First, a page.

January 29, 1948.
Appeal from the District Court of the United States for the Northern District of California, Southern Division; Michael J. Roche, Judge.
Proceeding in the matter of the application of Richard A. Numer for an order in the nature of mandate against E.J. Miller, associate warden, and R.B. Baker, mail clerk, United States Penitentiary, Alcatraz, California, commanding defendants to transmit by mail some lesson sheets to the extension division of the University of California in connection with a correspondence course in which petitioner had been encouraged to enroll. From a judgment of dismissal, petitioner appeals.
Richard A. Numer, in pro. per.
Frank J. Hennessy, U.S. Atty., and Joseph Karesh, Asst. U.S. Atty., both of San Francisco, Cal., for appellee.
Before GARRECHT, MATHEWS, and HEALY, Circuit Judges.
Appellant, an inmate of Alcatraz, applied to the district court for an order in the nature of mandate commanding appellees, who are subordinate officials of the prison, to transmit certain mail matter rejected by these officials. He asserts that they have denied him access to educational facilities afforded all fellow inmates and have abridged his right of free speech. After a hearing in which the petitioner participated the court ordered a dismissal.
The burden of petitioner's grievance is that he was refused permission to mail some lesson sheets to the extension division of the University of California in connection with a correspondence course in English in which he had been encouraged to enroll. The assignment for the first lesson had asked that the student state his reasons for taking the course and the benefits he hopes to derive from it. Possessing conscientious scruples against misleading his instructors, says the petitioner, he fulfilled his lesson assignment truthfully. A copy of his efforts in that direction is attached to the petition as an exhibit. In this paper he states that he is taking the course because he intends upon his release to write a book exposing the brutality of the prison authorities, whom he characterizes as "a sadistic group in charge of the brutality department." The composition is written throughout in this vein. On reading it the deputy warden told petitioner he would not be allowed to proceed with the course unless he changed his tactics.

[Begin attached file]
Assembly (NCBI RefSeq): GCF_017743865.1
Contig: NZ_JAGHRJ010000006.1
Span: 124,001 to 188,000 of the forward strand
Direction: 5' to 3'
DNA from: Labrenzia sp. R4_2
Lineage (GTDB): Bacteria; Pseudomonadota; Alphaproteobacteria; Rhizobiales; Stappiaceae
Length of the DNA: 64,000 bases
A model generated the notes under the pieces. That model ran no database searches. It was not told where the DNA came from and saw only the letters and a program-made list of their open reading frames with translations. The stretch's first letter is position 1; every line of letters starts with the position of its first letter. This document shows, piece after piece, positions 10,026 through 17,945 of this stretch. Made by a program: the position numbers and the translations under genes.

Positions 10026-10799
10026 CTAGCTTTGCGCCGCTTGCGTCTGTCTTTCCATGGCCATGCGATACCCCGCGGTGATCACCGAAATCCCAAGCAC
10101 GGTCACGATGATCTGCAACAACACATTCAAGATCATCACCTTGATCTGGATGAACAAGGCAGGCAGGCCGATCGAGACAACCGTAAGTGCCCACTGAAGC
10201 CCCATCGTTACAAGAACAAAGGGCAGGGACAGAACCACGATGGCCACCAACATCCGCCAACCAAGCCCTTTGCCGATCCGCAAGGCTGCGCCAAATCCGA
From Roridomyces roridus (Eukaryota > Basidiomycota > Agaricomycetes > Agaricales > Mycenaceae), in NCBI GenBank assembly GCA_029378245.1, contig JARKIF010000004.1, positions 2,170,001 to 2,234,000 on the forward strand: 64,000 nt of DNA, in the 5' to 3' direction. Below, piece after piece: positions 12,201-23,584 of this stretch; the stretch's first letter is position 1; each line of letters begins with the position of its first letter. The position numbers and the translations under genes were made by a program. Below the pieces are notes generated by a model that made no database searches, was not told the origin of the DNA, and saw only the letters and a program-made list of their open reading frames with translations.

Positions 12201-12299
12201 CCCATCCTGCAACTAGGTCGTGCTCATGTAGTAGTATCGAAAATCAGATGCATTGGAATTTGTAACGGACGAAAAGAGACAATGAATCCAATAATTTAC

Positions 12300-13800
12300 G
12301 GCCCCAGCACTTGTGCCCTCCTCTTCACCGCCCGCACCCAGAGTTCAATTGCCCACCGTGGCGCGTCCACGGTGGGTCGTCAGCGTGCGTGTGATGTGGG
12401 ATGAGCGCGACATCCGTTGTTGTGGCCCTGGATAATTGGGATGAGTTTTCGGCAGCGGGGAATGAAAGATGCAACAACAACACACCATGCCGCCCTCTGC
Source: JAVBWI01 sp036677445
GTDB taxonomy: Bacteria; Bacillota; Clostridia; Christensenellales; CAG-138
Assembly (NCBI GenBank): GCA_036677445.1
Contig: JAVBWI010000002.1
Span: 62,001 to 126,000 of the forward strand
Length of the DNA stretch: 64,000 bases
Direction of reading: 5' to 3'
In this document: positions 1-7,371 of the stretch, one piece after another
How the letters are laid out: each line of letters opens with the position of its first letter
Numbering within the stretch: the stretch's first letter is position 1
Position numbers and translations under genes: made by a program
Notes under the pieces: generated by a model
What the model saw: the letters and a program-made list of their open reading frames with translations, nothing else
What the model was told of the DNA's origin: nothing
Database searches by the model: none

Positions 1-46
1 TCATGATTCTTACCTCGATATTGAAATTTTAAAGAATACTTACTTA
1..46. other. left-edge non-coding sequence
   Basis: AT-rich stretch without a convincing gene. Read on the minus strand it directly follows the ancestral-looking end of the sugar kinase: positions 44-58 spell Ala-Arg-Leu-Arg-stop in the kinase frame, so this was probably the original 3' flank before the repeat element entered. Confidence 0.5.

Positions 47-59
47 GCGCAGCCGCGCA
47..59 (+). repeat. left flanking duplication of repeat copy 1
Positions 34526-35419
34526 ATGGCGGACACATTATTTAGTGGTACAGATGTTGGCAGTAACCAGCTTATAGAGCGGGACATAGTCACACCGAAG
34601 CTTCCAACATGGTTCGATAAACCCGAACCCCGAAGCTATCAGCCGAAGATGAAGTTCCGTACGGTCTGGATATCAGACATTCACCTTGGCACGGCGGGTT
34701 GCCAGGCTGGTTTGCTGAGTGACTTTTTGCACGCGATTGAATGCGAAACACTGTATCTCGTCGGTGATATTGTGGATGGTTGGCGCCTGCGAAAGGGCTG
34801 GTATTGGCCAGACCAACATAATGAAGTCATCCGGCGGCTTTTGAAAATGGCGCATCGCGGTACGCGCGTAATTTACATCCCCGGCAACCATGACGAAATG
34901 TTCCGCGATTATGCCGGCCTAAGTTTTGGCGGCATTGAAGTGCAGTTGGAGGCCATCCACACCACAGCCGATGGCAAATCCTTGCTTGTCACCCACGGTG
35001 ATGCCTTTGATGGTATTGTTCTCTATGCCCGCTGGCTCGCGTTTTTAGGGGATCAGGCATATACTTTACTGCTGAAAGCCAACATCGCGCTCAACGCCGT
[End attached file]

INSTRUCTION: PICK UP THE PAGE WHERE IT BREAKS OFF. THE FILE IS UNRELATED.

Patently there is nothing in this showing which would make out a case cognizable by the district courts. It is not their province to supervise prison discipline. Platek v. Aderhold, 5 Cir., 73 F.2d 173. Congress has entrusted that responsibility to the Bureau of Prisons, set up in the Department of Justice. The controlling statute, 18 U.S.C.A. § 753a, provides that the Bureau "shall have charge of the management and regulation of all Federal penal and correctional institutions and be responsible for the safe-keeping, care, protection, instruction, and discipline of all persons charged with or convicted of offenses against the United States."
As to the asserted violation of constitutional guaranties, we may add that a prisoner who persists in abusing a privilege or opportunity extended to all prison inmates is in no position to complain of unequal treatment if the privilege is taken away from him.